As a bicycle helmet company, Thousand is relatively new, having only entered the market in 2015 with their Kickstarter campaign to launch the Heritage helmet. What set the Heritage helmet apart from other urban/commuter helmets was a blend of unique visual design and simple functionality. Thousand’s goal with the helmet was to create a ‘helmet you want to be seen in’ to promote helmet usage. In this review, we’ll be looking at the latest Thousand Chapter helmet. The helmet is aptly named marking a new chapter for Thousand by incorporating a number of new features to the brand’s helmet lineup. With the Chapter helmet, Thousand hopes to expand their target demographics by attracting not only urban riders or commuters but also those who ride further distances.
The Thousand Chapter helmet utilizes premium color schemes and attention to detail along with modern elements like MIPS and a removable tail light.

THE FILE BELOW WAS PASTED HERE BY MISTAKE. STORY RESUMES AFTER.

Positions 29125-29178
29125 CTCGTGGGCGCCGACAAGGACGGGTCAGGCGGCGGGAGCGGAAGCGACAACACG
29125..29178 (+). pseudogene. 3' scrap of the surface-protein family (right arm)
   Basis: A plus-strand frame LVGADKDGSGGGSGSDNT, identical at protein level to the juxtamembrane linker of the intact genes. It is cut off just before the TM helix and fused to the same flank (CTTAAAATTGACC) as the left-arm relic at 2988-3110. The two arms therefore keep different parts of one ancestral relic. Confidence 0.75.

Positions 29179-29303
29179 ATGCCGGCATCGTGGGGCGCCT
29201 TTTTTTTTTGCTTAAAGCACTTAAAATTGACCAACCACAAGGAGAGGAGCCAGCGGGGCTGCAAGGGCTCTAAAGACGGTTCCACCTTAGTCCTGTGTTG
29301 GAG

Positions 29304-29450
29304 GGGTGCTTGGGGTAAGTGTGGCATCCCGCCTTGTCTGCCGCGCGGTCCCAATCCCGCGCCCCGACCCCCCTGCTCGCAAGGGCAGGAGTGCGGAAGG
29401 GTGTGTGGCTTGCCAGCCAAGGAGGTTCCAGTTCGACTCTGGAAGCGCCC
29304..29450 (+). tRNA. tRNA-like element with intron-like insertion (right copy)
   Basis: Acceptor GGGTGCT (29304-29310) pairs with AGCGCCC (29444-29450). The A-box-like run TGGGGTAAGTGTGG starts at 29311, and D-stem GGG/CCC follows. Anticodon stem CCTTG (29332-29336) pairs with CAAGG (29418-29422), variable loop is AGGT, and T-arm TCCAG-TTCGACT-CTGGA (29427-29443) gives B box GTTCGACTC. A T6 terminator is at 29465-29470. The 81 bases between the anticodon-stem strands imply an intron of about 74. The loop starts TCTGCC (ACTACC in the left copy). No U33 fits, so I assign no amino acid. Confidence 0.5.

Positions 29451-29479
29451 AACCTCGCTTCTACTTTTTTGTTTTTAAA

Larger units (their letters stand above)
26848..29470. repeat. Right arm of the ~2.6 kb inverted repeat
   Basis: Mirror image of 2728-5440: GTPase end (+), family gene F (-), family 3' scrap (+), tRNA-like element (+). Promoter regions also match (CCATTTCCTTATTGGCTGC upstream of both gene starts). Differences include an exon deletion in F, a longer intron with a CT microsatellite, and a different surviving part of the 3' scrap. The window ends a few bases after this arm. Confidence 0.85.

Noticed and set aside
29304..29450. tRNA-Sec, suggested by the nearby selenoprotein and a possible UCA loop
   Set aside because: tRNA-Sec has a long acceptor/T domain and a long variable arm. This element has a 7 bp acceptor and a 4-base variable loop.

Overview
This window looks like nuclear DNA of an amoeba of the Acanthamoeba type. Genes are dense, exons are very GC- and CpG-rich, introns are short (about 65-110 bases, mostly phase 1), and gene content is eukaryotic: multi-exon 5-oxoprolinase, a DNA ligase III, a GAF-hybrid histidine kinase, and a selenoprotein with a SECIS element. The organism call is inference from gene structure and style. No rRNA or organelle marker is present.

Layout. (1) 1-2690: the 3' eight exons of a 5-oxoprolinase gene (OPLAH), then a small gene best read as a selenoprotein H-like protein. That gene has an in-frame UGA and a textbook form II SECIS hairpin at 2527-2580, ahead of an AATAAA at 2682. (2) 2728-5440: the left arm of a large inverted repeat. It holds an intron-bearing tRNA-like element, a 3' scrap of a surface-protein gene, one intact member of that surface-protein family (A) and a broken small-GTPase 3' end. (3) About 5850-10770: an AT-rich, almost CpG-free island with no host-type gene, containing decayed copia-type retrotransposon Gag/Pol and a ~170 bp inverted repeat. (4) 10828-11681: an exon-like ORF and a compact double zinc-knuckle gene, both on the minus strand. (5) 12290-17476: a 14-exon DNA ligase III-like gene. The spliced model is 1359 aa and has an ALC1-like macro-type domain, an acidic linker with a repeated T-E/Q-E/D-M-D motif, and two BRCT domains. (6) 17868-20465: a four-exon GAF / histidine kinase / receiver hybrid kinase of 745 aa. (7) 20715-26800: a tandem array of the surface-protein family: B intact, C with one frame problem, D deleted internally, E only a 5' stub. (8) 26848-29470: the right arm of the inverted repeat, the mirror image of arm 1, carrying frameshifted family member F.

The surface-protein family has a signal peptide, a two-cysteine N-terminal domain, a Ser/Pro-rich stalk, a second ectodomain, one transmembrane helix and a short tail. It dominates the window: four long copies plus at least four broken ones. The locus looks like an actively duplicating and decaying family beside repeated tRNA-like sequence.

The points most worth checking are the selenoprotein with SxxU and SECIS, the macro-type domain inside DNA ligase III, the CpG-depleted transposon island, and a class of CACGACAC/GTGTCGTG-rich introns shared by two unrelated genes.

To this end, the Chapter helmet integrates a number of features to improve the performance and functionality. The most obvious safety feature is the MIPS layer that sits against your head and is designed to absorb some of the rotational force in an impact. A clever magnetically attached rechargeable LED tail light provides improved visibility when riding in low light situations. Another obvious visual change is the redesigned vents, which are larger and more aggressive to provide better cooling for longer rides. As the saying goes “you can’t have your cake and eat it too”, the retail price of the Chapter helmet is $135 which represents a 50% increase over the Heritage helmet.
|Measured weight (in g)||368 (size M) + 28 (tail light) + 30 (tail light holder)|
|Likes|| + MIPS integration |
+ Removable tail light
+ PopLock feature
|Dislikes||– Limited venting on hotter days|
– Tail light has low run-time
– Handscrews on removable bill are not user friendly
|Where to Buy (US)||Thousand|
The Chapter is securely shipped in a mailer cardboard helmet box with custom graphics thus reducing packaging waste.
In the box you’ll find:
- Chapter helmet
- Branded suede finish fabric helmet storage bag
- Removable tail light
- Seatpost tail light mount
- Instruction Manual
- Light Instruction Manual
DESIGN & USABILITY